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Quality Assessment: Metrics


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Quality Assessment: Metrics

In Chapter 15, Perry developed ways to assess performance with regard to cost and schedule variances. Quality assessment is the other element in monitoring performance.

Establishing measurements for quality is a way to identify opportunities to reduce waste, determine how the project is achieving its goals, ascertain trends, and establish baselines for future projects.

Quality can have several meanings, so Perry defines the word in terms of his project. After consulting the customer and reviewing project documentation (the statement of work), he defines quality as service that satisfies a defined degree of excellence. In terms of the Smythe Project, quality is satisfying the requirements set by the Smythe family. Focusing on his customer’s requirements, Perry can determine the measurements to use. Metrics are the tools and techniques he will use to track and assess quality.

Introduction to Metrics

There are two basic categories of metrics, qualitative and quantitative. Qualitative metrics are intangible, noncalibrated measures. Examples include degree of customer satisfaction and degree of importance. These metrics are subjective. Quantitative metrics are tangible, calibrated measures. Examples include financial analysis and parametrics. These metrics are objective.

Qualitative and quantitative metrics can be used to measure the satisfaction of the customer’s requirements, as well as the efficiency and effectiveness of processes for building a product or delivering a service. In their simplest form, quality metrics measure the relationship between the number of errors and a unit of measure. An error is the difference between what is expected and what has occurred—in other words, a variance.

Of course, Perry knows that metrics do not happen spontaneously. He must set up a process for collecting data, then analyzing the results. So Perry takes the following actions.

1. He determines what to measure. The statement of work provides much information; however, he also interviews the customer and examines the metrics used for earlier projects of a similar nature.

2. He seeks agreement on what metrics to use. There are quantitative and qualitative metrics, simple and complex. People must see the value of a metric; otherwise, they will not support the collection efforts or respect the results.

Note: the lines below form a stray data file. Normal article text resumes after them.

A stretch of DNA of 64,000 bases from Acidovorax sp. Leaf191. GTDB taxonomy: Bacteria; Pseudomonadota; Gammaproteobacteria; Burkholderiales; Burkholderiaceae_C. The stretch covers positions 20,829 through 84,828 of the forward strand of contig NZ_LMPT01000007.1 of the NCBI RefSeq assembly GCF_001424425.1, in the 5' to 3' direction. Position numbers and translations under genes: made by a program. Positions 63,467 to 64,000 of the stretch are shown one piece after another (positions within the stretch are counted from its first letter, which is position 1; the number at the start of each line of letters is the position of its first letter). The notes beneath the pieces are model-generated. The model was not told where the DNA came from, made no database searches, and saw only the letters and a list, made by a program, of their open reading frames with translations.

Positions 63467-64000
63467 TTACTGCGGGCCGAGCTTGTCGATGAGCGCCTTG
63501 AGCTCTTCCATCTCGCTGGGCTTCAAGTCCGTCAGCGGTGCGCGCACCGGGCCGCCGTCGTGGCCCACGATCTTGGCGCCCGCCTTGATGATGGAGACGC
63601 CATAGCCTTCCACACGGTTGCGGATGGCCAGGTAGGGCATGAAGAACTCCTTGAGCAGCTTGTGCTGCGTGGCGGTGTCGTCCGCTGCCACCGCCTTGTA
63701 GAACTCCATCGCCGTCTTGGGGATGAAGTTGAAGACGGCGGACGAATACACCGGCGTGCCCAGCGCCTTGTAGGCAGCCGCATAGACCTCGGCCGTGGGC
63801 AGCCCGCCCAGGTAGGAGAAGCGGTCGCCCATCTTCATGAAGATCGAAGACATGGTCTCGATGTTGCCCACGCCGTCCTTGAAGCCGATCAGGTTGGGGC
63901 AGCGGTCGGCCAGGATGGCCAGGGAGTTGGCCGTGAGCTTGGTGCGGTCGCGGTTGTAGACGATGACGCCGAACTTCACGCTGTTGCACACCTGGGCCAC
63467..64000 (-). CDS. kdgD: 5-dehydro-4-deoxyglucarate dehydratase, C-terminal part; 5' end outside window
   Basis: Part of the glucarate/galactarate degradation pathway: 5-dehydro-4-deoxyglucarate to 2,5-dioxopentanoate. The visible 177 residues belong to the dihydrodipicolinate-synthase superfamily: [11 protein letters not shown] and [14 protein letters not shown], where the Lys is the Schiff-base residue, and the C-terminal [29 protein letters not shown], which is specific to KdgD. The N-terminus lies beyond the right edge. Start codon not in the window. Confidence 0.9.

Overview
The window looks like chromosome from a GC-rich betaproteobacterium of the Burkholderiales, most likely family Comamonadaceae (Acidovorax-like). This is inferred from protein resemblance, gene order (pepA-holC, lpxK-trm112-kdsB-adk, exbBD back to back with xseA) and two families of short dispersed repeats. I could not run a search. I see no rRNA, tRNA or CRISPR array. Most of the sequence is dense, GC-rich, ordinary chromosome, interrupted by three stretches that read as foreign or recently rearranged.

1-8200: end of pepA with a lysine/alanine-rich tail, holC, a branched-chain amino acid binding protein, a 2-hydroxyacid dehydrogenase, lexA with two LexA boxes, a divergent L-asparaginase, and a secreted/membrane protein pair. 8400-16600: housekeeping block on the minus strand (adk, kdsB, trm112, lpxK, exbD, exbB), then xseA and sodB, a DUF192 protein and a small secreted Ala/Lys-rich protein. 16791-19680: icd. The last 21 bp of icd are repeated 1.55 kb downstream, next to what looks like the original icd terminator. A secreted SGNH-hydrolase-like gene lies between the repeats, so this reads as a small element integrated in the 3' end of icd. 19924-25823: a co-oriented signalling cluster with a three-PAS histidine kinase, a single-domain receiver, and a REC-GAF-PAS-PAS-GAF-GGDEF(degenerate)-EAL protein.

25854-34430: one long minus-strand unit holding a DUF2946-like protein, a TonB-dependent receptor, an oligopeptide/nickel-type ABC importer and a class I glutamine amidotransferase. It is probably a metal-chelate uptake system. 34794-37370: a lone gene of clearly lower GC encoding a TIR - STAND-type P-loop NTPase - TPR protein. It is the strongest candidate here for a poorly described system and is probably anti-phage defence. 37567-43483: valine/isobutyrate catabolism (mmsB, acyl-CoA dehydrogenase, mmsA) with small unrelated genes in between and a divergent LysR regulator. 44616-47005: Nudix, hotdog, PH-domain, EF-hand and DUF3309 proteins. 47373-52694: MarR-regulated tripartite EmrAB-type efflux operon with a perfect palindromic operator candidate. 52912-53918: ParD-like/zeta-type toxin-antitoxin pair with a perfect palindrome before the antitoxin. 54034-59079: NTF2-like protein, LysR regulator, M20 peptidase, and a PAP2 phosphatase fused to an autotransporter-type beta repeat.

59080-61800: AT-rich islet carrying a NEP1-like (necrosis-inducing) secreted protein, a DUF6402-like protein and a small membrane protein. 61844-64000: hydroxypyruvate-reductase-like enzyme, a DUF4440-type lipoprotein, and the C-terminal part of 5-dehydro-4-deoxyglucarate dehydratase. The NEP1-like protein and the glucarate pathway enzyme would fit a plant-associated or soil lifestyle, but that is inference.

3. He obtains the software to perform the metrics. These include project management software, database applications, and modeling packages.

The Collection and Analysis of Data

Perry must build a good database. Without data he cannot do much. If the data lack reliability and validity, they produce useless results. But having good project management disciplines in place will help in collecting reliable, valid data. Perry has the expertise to collect good data, including statistical knowledge, analytical prowess, and communications skills. Without these skills, establishing the metrics would be extremely difficult. Also, Perry must exercise discipline when implementing the metrics. This means collecting data regularly and using comparable methods over time.

Perry follows five steps to measure quality: (1) identifying what needs to be measured, (2) collecting the data, (3) compiling the data, (4) analyzing the data, and (5) communicating the results.

Identify the Measures

As noted earlier, there are multiple ways to identify what needs to be measured. Perry reviews project and technical documentation. He meets with people directly as well as remotely connected to the project. He reviews the history of similar projects. He selects benchmarks, or examples from other companies against which to compare his results. In any event, he must have buy-in for whatever methods he chooses. Without buy-in, support may decline.